• 7g (1 sachet) instant yeast
  • 125ml buttermilk, plain yoghurt or milk
  • 190ml water

(You may also need 20g oatmeal or seeds or a combination of both for sprinkling once shaped if you prefer a seeded top)

 

Taking a tip from bread making machines I now always put the liquid ingredients in the bowl first then add the dry and I find it mixes far more easily. I use my Danish dough whisk to combine the ingredients until I can get my hands in to really start bringing the dough together, at this point I adjust the flour/water as necessary to allow the dough to come out of the mixing bowl fairly cleanly, although it will still be tacky. Turn out onto a lightly oiled work surface or I prefer a silicone mat and work together to form a coherent ball of dough, once this happens I discard the mat and start to knead in earnest. Most people find there is a great joy in rhythmically kneading a dough, feeling it become smoother and more elastic. For me, it’s a therapeutic process, a kind of 10-12 minutes to let the mind wander and appreciate the miracles of nature as ingredients combine and the magic starts to happen that will bake into such a tasty treat.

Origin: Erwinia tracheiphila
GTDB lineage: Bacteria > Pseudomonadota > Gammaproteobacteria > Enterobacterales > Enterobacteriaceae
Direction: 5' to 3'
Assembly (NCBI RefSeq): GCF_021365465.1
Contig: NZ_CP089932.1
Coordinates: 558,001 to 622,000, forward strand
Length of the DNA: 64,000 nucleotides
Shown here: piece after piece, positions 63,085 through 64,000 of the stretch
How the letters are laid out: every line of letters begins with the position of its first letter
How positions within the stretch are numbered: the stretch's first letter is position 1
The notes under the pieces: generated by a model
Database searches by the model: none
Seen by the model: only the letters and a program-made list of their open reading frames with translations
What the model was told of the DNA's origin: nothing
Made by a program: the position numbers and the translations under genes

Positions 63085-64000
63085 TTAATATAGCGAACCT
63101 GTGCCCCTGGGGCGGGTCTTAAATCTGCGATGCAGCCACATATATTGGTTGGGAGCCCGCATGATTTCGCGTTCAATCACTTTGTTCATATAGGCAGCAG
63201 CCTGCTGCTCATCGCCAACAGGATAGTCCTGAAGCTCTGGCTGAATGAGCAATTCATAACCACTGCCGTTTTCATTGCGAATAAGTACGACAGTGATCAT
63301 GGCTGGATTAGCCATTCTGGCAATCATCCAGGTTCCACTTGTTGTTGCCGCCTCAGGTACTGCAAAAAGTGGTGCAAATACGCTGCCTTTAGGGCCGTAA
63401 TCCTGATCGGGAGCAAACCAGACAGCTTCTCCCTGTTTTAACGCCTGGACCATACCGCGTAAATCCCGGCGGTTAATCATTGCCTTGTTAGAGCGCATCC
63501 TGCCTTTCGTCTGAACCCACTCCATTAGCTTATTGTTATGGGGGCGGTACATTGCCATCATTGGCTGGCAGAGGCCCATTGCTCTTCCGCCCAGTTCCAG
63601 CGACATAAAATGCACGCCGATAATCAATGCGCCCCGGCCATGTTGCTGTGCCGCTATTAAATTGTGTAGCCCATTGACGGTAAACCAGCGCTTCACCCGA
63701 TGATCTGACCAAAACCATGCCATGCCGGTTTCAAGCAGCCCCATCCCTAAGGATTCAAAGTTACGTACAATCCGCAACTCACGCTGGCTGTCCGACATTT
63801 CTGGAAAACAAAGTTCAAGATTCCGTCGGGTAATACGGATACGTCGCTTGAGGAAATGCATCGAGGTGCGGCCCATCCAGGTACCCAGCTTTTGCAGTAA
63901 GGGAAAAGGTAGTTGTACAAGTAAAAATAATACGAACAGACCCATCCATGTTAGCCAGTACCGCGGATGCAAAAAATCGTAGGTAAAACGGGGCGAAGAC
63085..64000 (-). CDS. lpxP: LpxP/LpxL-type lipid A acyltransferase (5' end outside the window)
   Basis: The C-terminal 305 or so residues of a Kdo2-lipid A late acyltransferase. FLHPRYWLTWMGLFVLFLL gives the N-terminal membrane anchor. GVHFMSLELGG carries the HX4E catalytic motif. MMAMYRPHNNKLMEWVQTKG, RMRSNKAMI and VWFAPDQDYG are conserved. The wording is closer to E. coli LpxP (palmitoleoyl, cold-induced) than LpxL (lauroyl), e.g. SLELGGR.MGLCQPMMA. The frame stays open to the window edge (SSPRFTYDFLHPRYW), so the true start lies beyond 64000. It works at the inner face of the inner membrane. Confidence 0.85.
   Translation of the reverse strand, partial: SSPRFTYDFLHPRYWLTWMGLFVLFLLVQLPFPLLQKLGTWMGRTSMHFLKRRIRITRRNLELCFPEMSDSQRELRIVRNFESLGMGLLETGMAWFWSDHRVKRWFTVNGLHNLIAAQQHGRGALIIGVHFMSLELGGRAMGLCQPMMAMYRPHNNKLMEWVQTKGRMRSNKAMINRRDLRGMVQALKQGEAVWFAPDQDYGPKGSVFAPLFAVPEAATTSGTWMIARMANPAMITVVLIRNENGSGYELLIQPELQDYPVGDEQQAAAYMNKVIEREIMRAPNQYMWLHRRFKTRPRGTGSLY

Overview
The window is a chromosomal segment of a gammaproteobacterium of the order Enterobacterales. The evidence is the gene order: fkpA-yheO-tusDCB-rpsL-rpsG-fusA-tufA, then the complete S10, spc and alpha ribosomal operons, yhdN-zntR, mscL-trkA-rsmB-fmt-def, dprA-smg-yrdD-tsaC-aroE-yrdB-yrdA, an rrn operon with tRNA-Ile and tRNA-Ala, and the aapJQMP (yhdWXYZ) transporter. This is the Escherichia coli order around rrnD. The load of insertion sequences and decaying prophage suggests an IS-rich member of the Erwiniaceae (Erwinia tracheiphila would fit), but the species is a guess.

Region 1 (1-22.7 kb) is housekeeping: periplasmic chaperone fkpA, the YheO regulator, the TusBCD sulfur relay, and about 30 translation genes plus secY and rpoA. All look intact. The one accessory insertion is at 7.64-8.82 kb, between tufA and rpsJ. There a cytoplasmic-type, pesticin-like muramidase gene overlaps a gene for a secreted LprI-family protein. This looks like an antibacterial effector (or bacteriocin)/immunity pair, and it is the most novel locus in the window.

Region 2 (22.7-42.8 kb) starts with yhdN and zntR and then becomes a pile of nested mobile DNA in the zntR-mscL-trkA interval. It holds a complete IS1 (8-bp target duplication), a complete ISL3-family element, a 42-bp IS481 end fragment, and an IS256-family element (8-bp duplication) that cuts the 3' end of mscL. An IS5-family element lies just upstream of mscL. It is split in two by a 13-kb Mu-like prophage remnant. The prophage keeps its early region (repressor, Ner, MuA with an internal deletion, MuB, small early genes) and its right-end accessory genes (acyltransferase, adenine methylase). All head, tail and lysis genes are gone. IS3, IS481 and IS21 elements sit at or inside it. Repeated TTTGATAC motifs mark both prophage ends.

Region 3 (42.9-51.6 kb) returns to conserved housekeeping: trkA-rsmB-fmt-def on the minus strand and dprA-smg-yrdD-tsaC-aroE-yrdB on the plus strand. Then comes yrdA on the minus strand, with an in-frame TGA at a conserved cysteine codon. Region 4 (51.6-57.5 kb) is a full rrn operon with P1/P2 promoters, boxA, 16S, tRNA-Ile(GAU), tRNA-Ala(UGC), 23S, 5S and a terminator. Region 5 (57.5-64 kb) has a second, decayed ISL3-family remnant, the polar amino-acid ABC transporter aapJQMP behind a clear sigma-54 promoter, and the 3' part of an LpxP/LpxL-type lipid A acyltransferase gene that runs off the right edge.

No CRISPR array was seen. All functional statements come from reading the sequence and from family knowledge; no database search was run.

I prefer to mix by hand but a mixing machine will do a good job of combining and rough kneading dough in around 6-8 minutes. If you use a mixer then finish off the knead by hand, this really does make a difference to the structure of the finished loaf.

 

Once the dough is smooth and elastic and the gluten strands well-formed oil the mixing bowl (or any other large enough) place the dough in and roll it round to ensure it’s coated in oil to preserve the moisture whilst its rising. Cover the bowl with cling film, making sure that this will not restrict the dough rising and leave to double in size. Around 1.5 to 2 hours, although depending on the temperature of the location this may take longer.

 

Leaving the loaf in a cool area will increase the length of proving time and increase the depth of flavour as more of the starches are converted to sugars, to speed the proving up put it in a warmer place, taking care that it is not too hot as this will prematurely kill the yeast. If your oven has the right setting, some successfully prove dough in the oven with just the light on but be sure that the oven element is not on. This may sound obvious but the big thing to remember is that you need live yeast to make the rise, you can’t kill yeast with cold – but you can kill it with heat.